Teacher gets 60 days for sex acts with student

December 15, 1993|By Sheridan Lyons | Sheridan Lyons,Staff Writer

A popular Hereford High School English teacher received a 60-day jail sentence yesterday for sexual child abuse after admitting that he became enamored of a senior student eight years ago and engaged in a variety of acts with her that fell short of intercourse.

John F. Sherman, 45, of the 1700 block of Troyer Road, Monkton, was arrested Oct. 1, after Baltimore County police recorded a conversation with the victim, who is now 26.

Sherman pleaded guilty in return for the prosecutor's recommendation that he be allowed to serve any jail time locally and on work-release. He could have received up to 15 years in prison.

His victim called authorities as a result of Anne Arundel County teacher Ronald W. Price's highly publicized convictions for having sex with three former students.

In a statement, the Hereford victim said, "I never had any intention of going public about what John Sherman did to me. But when the Ron Price case came out, I was too worried that there might be other victims to keep quiet any longer. . . ."

Sherman told Circuit Judge J. William Hinkel that he has resigned from teaching, which "I truly love." He also is being treated for "profound depression," said defense attorney Thomas C. Morrow.

Although the woman wrote that she didn't want her former teacher jailed, Judge Hinkel said it was necessary to deter others. He allowed Sherman to report after Christmas because he has 6- and 10-year-old daughters. Sherman also is to continue counseling and perform 250 hours of community service.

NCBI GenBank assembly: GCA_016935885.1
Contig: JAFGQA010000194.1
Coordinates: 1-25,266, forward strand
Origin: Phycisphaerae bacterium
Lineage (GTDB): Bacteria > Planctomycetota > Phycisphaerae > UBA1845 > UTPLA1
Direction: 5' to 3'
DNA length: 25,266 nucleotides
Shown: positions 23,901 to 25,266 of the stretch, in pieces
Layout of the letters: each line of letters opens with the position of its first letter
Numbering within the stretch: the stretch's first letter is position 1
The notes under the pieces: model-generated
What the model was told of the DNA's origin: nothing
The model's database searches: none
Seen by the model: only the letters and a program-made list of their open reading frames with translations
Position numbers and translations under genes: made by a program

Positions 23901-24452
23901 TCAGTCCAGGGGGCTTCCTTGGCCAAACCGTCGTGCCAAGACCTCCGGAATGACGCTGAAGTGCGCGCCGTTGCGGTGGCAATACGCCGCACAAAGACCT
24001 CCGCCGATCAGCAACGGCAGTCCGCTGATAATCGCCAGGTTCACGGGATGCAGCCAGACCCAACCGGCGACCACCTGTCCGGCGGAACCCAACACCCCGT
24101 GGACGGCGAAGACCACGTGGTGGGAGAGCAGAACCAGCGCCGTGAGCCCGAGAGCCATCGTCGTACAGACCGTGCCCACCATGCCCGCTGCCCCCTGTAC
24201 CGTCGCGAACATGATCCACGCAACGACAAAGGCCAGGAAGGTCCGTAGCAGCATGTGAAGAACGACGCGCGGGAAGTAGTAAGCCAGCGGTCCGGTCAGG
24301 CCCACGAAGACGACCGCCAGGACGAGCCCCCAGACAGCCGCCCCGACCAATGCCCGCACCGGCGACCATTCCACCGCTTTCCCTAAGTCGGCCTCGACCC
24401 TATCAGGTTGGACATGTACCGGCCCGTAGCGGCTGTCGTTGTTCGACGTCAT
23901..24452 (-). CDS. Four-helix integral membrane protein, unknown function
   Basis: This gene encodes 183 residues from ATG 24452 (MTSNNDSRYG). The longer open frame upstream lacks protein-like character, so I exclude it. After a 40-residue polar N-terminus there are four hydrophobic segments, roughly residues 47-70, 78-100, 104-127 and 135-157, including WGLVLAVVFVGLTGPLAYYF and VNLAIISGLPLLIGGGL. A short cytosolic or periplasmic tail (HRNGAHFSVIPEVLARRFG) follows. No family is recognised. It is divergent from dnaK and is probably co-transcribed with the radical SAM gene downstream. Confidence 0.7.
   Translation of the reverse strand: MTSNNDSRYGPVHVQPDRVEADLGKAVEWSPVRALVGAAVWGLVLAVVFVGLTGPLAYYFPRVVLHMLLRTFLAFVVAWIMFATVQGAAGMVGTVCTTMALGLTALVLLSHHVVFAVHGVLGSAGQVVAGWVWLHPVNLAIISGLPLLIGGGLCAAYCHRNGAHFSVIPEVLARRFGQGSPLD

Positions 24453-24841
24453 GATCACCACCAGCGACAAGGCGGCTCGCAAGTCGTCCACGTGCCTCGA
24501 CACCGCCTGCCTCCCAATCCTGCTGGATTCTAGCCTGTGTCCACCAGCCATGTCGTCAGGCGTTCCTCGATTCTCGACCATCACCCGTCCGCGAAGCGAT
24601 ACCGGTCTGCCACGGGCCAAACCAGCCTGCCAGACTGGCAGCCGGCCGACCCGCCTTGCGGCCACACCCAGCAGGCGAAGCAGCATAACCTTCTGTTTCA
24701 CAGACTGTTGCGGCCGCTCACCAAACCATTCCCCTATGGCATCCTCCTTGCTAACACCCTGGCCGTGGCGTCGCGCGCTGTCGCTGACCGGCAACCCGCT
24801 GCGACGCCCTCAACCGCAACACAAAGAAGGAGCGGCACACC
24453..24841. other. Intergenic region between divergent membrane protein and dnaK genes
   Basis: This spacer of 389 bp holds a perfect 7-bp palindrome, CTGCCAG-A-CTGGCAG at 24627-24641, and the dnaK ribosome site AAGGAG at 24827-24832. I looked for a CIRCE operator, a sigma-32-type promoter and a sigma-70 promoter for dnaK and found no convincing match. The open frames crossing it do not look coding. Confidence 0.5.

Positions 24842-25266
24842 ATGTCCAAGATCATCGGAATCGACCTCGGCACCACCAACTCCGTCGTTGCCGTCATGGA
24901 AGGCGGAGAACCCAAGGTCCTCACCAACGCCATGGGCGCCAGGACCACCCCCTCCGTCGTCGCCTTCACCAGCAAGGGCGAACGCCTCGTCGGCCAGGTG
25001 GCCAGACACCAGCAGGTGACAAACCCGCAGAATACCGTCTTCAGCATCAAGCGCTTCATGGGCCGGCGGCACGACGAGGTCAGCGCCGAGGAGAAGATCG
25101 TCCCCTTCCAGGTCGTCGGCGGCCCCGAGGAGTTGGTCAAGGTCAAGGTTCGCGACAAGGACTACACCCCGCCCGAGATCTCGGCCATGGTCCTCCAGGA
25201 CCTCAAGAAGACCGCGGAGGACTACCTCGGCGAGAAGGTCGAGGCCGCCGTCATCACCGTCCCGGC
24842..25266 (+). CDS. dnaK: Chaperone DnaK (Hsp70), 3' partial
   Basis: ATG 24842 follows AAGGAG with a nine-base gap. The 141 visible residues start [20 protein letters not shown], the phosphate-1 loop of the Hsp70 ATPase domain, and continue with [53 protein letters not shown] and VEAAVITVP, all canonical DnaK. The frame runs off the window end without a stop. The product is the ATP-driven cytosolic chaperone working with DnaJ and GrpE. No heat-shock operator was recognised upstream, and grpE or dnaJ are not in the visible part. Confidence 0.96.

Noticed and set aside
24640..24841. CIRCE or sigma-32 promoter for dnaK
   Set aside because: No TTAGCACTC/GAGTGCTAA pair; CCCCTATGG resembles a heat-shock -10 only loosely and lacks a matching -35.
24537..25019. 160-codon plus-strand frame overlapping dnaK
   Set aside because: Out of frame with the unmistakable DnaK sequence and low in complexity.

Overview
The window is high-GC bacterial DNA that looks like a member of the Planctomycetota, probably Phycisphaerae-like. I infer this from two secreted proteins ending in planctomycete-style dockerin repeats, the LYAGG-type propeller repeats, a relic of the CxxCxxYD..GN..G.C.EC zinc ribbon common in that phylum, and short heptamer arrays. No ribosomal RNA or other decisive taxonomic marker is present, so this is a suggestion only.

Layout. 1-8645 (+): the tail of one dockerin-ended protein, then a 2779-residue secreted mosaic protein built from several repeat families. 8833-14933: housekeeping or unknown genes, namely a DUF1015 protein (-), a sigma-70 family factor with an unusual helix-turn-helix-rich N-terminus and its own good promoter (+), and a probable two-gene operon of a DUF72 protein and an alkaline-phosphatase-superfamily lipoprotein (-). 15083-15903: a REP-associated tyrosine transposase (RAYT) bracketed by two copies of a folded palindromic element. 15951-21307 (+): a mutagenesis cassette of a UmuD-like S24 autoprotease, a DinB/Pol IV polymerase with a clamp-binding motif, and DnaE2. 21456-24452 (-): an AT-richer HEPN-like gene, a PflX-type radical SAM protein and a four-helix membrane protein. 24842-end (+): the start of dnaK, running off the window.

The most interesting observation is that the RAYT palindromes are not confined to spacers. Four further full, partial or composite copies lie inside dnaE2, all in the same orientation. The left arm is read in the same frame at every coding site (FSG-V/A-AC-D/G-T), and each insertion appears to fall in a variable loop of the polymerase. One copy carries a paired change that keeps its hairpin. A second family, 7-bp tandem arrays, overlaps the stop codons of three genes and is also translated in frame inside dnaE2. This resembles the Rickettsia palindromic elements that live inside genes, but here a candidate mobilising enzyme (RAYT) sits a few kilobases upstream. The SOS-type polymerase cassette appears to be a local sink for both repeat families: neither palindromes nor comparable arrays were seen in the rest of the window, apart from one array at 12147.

The Price case was on the minds of all sides during yesterday's proceeding.

"It is important that I not sentence you because of Ron Price -- I don't know him," Judge Hinkel told Sherman. But this case "certainly is in the category of outrageous conduct."

According to an agreed-upon statement of facts, Sherman was the victim's class adviser, and she was a class officer and his teacher's aide in 1984 when he first asked her to go into a book closet, where he asked to hug her, then began to kiss and rub against her.

He began sending her notes about how nice she looked and told her to destroy them, said Assistant State's Attorney Stephen Bailey. They ate lunch together, and incidents of fondling and touching continued.

As graduation and her 18th birthday neared, the prosecutor said, Sherman began giving her rides home from sporting events and once went into her bedroom and tried to have her perform oral sex. Just after graduation, he asked her to his house -- claiming he was baby-sitting for his two children -- but instead lay half-nude with her and performed a sex act.

Although Sherman wanted a relationship after her graduation, the woman severed the ties and ignored letters he sent to her at college.

Mr. Morrow presented letters of support for Sherman and said that the crime was "truly an isolated incident" and arose from "genuine affection."

In a brief statement yesterday, Sherman apologized to the woman and assured her and the judge that there have been no other victims.

Mr. Bailey said there have been no other complainants. But he told the judge, "He was the teacher at Hereford, the popular teacher. I think everybody growing up can remember a popular teacher that everybody looked up to and wanted to be befriended by.

"He abused that relationship. She was going through a difficult time and needed an adult to confide in. He knew all that," the prosecutor continued. "I need to say in court that we recognize that she was not to blame, that she was the victim of a crime . . . that destroyed her senior year at school with gossip."

"She was even ostracized to some extent by the community simply by coming forward to have this man held responsible for what he did to her," he said. "This was not an affair. This was sexual child abuse."

Baltimore Sun Articles
Please note the green-lined linked article text has been applied commercially without any involvement from our newsroom editors, reporters or any other editorial staff.